A Sad Day in American Politics…

Truth be told, if I was Obama, I would have stopped at Debate #19, but honestly, what was so special at Debate #20?  No, seriously, in real life what was so special about it?  Frankly, based on the fallout stories afterward and the parts that I saw, neither one of these candidates have flip-flopped on any of these issues.  This did nothing more than to solidify the myopic.  Well, what do you mean by myopic?  I’m glad you asked.  Simply stated, those who were going to vote for Hill’ry are probably going to still vote for Hill’ry, and the same for Obama.  This was a nice debate, and again, we heard Obama speak about substantive things, as he’s always done in the debates.  Realistically, he wouldn’t have survived 20 debates if Obama wasn’t speaking about substantive issues, rather than the rhetoric that goes over so well in the stump speeches.

What made this such a sad day in American politics was that we have celebrated this last week of edging up on negative politicking with this meaningless debate.  I mean seriously, this was just a desperate ploy by the Clinton campaign, she’s more or less out of money, in a sense, and this was the only way to get her name back out on the map again.  Even if the pundits say Clinton won, it was a meaningless win; she’s slipping in the polls day by day (although the UNN is very leery of polls since the Iowa caucus and the New Hampsh– primaries) and she has come off as quite the schizophrenic since their last debate.

Ultimately, the personal attack question concerning Obama’s pastor (who’s since retired after a 36 year long ministry at Trinity United Church of Christ) and his endorsement by Min. Louis Farrakhan.  I believe Obama handled it about as well as possible, however, what kind of world is this where Farrakhan is the barometer for African American politics.  I’m convinced that Farrakhan’s rhetoric is the same kind of rhetoric that we heard from our own president concerning one Osama Bin Laden about “smoke ’em out” and all other belligerent types of rhetoric that is evident of those who feel they are being attacked and is warranted when one’s character comes under attack.  I would have thought that we had gotten passed this of Farrakhan’s words from the past being taken out of context, but, clearly the audience’s applause after his clear rejection and denunciation of Farrakhan stated that we hadn’t.  But maybe we had gotten passed it just like we had gotten passed a black man actually playing a black presidential candidate on SNL ::rolls eyes:: but that’s a whole ‘nother ball of wax.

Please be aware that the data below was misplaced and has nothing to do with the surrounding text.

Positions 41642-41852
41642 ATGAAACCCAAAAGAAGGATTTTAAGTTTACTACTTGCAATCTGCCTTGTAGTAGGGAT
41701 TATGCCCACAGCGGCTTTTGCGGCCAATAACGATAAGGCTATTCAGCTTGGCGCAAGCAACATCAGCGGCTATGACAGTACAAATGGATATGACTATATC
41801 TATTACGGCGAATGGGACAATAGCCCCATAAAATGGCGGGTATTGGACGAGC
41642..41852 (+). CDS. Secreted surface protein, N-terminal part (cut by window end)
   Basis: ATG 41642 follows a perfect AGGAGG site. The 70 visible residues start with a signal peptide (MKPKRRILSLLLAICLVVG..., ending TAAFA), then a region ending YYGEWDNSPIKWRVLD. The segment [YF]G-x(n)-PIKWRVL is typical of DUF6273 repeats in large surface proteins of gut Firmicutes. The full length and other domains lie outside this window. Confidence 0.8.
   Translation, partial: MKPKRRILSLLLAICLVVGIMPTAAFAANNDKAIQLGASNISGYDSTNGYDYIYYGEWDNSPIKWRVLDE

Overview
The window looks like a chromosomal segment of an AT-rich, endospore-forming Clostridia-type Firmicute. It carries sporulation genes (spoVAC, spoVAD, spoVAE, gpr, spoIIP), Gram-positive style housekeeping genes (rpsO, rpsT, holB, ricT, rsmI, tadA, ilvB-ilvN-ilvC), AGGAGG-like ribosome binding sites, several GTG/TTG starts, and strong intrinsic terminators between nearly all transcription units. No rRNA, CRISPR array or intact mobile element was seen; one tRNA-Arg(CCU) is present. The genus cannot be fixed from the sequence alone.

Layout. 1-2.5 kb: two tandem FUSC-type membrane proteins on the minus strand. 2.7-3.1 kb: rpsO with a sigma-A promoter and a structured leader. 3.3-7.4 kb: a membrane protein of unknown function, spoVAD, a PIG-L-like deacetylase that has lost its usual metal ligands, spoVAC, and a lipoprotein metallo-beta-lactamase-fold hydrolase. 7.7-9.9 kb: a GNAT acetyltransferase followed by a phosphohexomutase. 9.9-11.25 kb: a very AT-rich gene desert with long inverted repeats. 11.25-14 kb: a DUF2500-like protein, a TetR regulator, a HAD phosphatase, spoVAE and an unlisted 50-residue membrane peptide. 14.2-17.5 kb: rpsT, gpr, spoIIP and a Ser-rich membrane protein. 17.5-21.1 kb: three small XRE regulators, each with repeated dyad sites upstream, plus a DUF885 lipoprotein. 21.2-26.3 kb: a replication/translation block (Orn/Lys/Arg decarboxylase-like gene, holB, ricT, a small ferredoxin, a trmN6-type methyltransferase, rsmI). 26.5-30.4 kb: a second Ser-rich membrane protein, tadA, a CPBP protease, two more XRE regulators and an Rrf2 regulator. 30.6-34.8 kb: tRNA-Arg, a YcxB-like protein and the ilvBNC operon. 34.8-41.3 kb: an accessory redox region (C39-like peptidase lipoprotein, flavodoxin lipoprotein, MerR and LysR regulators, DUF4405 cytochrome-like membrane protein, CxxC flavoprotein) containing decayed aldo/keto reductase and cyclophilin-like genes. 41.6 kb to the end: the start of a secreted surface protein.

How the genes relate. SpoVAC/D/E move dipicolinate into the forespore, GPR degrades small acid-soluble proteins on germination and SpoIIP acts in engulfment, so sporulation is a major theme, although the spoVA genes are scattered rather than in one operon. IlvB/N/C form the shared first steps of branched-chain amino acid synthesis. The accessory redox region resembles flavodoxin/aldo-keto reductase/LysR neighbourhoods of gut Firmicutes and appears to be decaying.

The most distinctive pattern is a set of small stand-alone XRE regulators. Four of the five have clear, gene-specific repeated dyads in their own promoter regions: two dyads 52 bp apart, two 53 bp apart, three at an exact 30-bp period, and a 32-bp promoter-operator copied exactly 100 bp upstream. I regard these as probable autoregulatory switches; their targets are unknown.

This is a short blog, have fun with it, just wanted to record my thoughts.

Keep it uppity, JLL

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